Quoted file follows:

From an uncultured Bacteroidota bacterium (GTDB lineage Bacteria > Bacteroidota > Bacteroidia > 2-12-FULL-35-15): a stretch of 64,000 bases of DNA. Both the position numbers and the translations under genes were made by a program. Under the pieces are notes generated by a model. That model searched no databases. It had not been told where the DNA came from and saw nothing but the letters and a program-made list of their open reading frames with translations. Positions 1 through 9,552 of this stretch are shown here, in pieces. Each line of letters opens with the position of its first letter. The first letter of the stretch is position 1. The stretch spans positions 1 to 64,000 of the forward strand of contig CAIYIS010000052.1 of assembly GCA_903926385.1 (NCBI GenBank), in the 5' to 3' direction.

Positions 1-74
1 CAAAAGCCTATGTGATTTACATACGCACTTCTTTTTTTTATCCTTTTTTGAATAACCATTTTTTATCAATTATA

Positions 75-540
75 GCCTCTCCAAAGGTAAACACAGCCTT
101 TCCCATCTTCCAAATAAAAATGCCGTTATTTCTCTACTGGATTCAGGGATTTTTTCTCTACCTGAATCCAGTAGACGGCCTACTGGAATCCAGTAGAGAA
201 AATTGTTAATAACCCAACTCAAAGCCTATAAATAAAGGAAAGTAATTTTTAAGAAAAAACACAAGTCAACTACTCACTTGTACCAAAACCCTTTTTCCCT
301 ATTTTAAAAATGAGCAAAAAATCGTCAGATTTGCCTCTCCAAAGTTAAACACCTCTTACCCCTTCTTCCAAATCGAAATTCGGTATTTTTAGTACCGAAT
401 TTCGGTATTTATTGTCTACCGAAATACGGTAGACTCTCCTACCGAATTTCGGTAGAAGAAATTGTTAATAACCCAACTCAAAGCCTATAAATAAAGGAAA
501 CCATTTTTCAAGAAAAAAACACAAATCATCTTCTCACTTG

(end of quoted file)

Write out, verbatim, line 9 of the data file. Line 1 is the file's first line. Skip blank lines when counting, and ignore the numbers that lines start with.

401 TTCGGTATTTATTGTCTACCGAAATACGGTAGACTCTCCTACCGAATTTCGGTAGAAGAAATTGTTAATAACCCAACTCAAAGCCTATAAATAAAGGAAA